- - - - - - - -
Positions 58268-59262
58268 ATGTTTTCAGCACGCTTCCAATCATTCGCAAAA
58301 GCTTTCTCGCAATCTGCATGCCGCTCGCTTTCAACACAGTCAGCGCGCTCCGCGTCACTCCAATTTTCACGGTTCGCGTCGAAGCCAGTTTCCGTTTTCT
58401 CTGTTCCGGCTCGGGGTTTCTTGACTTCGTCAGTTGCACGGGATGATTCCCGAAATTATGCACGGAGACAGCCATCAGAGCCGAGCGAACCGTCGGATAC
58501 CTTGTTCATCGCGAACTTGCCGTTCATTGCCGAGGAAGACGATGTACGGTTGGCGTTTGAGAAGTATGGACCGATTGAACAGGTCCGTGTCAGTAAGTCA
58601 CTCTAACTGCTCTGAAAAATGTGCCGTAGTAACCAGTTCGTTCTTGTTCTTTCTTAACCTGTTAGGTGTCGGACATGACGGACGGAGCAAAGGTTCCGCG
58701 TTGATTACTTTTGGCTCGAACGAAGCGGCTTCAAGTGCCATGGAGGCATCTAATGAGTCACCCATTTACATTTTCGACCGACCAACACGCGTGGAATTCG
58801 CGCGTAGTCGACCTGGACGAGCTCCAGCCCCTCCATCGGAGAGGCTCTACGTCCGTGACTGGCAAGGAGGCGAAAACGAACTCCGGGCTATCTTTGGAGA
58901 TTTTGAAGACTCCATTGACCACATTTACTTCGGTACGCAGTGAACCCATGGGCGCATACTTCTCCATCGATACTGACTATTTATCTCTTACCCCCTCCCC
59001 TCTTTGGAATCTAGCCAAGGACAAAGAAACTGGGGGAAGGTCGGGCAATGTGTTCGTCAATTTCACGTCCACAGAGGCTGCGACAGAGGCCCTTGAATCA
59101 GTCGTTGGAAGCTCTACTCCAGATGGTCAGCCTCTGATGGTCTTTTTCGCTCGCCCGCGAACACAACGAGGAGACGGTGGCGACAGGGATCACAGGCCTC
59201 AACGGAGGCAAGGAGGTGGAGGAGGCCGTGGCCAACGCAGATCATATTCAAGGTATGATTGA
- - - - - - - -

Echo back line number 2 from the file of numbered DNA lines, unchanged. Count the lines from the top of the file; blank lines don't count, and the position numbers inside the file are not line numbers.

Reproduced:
58268 ATGTTTTCAGCACGCTTCCAATCATTCGCAAAA